Mental health crisis: Therapist earns sheriff’s gratitude

"Each call is different, making the work we do both challenging and rewarding."

Mental health crisis: Therapist earns sheriff’s gratitude

Behavioral health therapist Janna Wiele began her career in 2018 when she joined Sanford Bemidji’s Mobile Crisis Response Team.

In her first position after earning a master’s degree in social work, the aspiring outpatient therapist was looking for variety. The fast pace of responding to mental health crisis calls seemed like a good fit.

“I like problem solving, and a lot of the work you do involves problem solving and working with the client to come up with a plan,” Wiele said.

One night in October, Wiele was called in to help law enforcement with a person experiencing an acute mental health crisis in a life-threatening situation. The person also refused to leave a building.

For privacy reasons, Wiele can’t offer details about the situation, which could be recognizable. But when the call came in, less than a year after she’d started her career, she hesitated. “I don’t know if I’m going to have the right skills to handle this case,” she told her supervisor.

But then she spent eight hours helping officers and others to build trust with the person — and proved her mettle.

“Using the skills that I have as a therapist, staying calm and showing the client that I care about them helped diffuse the situation,” Wiele said.

Her efforts impressed Beltrami County Sheriff Phil Hodap so much that he sent her a letter of commendation.

“I wanted to honor her for having the patience and stick-to-it-ness to help us bring a tough situation to its conclusion without someone getting hurt,” Hodap said. “We are not mental health experts, and having access to people like Janna who are able to help law enforcement navigate through situations like this is invaluable to us.”

On the job, off the job

Wiele spends half of her workweek available to help with crisis calls, including nights and weekends. “Each crisis call is different. We work with individuals dealing with mental health crises, homelessness, substance use and thoughts of suicide,” she said.

Clearly it’s not a job that just anyone could do well, though. Wiele rattled off some characteristics of the type of person it takes: “Somebody who can build rapport really quick. Somebody who can remain calm in a chaotic situation. Someone who has problem-solving skills and works well in a team.”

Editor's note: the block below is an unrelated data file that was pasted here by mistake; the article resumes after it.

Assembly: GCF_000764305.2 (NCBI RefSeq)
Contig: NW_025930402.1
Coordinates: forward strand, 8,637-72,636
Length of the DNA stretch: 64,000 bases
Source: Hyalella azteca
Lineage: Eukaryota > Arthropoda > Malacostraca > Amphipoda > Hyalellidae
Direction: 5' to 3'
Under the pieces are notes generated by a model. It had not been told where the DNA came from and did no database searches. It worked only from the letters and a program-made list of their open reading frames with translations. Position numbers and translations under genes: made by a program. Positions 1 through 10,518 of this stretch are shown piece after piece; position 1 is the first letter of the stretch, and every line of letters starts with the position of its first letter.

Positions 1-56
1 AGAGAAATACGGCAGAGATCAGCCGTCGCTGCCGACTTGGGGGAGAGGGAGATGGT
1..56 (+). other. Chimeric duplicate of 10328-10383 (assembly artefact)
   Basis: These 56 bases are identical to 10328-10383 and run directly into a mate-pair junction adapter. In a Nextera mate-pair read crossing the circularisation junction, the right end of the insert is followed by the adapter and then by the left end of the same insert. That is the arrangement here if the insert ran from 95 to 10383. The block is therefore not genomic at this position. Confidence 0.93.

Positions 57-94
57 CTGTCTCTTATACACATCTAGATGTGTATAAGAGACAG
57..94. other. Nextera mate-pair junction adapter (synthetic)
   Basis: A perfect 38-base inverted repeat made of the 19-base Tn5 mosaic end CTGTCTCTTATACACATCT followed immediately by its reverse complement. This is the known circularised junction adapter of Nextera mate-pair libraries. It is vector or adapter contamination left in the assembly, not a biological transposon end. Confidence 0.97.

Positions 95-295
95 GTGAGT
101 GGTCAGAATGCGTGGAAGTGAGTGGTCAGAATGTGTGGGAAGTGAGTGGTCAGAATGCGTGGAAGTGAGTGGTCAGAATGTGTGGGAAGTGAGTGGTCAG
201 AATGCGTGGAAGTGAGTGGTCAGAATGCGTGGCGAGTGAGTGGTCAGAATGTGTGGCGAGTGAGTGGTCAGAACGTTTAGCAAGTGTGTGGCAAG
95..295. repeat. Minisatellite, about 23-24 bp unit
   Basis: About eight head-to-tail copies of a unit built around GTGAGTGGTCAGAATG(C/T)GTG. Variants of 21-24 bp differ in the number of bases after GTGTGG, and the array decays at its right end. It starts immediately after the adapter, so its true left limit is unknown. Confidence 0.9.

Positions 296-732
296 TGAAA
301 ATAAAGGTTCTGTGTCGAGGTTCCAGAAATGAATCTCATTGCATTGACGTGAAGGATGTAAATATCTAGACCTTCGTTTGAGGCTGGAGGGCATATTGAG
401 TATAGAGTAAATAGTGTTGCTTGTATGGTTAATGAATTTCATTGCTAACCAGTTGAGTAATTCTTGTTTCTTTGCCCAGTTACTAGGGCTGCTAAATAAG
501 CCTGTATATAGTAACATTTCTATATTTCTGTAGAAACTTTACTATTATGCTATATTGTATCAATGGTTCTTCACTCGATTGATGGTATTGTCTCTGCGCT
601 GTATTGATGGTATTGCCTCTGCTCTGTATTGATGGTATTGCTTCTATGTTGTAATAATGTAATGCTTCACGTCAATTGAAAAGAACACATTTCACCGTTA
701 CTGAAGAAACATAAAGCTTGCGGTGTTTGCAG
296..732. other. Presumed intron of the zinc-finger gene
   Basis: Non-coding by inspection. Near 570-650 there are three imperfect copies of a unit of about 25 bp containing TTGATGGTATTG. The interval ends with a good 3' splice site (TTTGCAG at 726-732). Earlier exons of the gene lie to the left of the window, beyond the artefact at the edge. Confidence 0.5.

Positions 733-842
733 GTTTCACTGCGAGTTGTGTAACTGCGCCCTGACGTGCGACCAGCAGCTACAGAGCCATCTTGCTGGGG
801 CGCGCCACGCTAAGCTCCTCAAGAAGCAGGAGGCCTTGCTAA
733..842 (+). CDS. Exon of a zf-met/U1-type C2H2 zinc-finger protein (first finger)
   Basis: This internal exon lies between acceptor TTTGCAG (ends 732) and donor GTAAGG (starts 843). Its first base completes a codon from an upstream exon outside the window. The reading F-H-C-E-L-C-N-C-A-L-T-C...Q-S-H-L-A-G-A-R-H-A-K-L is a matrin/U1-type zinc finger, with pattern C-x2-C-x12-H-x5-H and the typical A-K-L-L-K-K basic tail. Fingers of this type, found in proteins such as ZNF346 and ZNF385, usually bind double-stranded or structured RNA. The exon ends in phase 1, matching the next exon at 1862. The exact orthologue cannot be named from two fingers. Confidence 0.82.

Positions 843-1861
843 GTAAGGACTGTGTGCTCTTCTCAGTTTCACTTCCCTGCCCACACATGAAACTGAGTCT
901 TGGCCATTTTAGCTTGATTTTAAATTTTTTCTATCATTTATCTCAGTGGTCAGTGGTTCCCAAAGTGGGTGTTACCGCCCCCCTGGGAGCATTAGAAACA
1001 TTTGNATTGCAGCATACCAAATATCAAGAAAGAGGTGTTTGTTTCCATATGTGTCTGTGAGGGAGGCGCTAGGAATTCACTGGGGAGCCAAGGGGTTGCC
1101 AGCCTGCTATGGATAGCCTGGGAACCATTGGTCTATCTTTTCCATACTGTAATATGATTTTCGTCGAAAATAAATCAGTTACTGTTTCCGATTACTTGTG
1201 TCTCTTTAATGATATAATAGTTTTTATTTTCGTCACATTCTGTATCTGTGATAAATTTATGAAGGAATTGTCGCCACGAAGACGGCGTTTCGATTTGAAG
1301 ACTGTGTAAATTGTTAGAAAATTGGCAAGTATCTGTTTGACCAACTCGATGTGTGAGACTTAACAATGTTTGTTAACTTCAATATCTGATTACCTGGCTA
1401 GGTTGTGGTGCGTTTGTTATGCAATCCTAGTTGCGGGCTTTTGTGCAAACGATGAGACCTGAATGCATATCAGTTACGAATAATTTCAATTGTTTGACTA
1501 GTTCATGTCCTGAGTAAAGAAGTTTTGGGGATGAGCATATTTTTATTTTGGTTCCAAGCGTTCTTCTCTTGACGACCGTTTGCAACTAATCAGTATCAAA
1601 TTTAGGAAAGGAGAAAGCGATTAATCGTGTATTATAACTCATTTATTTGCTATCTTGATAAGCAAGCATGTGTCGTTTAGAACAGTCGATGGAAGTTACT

However, working frequently with people going through steep challenges can take a toll.

“Something that I find difficult about my job is that we often respond to the calls after the crisis has taken place,” Wiele said. “At times I find myself wishing that I could have been there before the situation turned into a crisis.”

The crisis response team debriefs about a case afterward. And Wiele knows she can talk with a supervisor if she’s struggling.

“After a difficult case, it can be hard for me to stop thinking about the crisis, even after my work day has ended,” Wiele said. So she’s conscientious about taking care of herself in her spare time. She enjoys spending time with family and friends, exercising, reading and watching movies.

About the crisis team

More than a dozen members of Sanford Bemidji’s behavioral health crisis team are available to lend a hand in an emergency situation day or night. They serve the Minnesota counties of Beltrami, Hubbard, Clearwater and Lake of the Woods.

“We are responding to crisis calls in the client’s home, hospital, local schools and at other organizations in the community,” Wiele said.

The responding team member assesses the situation. The goal is to determine the person’s level of risk and the best approach to intervention, including the support needed. For example, in the October case, “there was a lot of coordinating care among law enforcement, the family, the Sanford emergency department and others,” Wiele said.

“All of the professionals involved worked together like a team. This case made me hopeful about the direction the community is heading in providing health services.”

Joining Wiele on Sanford Bemidji’s Mobile Crisis Response Team are team supervisor Vanessa Wananu, Ashlea McMartin, Jessa Peterson, Kimberly Avenson, Mandy Strong, Merri McCarthy, Jessica Hublit, Shawn Whiting, Ashley Benson, Heather Charwood, Tiahna Edevold, Monica Thul, Whittney Jensen, Jane Phelps, Karlene Stay, Heather Larson, Leah Larson and Suzi Cooper.

Being in a rural area with limited resources acts as a barrier to the job, Wiele said. “Staffing cases with my team and brainstorming with them to ensure we are providing the best care for the client is an important piece of the job that allows me to grow as a therapist and mobile crisis response worker,” she said.

“I am proud of the work our crisis team is doing.”

Unique approach

A Sanford Health community needs assessment identified mental health services as a top area of concern. That led to a partnership with Beltrami County that’s unique to the organization and nationally because of its public-private community approach to mental health services.

To learn more about Sanford Bemidji’s Mobile Crisis Response Team’s services, contact Sanford Health Behavioral Health Center at (218) 333-2200.

If you or a loved one is experiencing a mental health crisis, call the hotline directly at (800) 422-0045. You’ll be connected with a Sanford Health mental health professional.

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Posted In Behavioral Health, Emergency Medicine, Health Information, Rural Health, Sanford Stories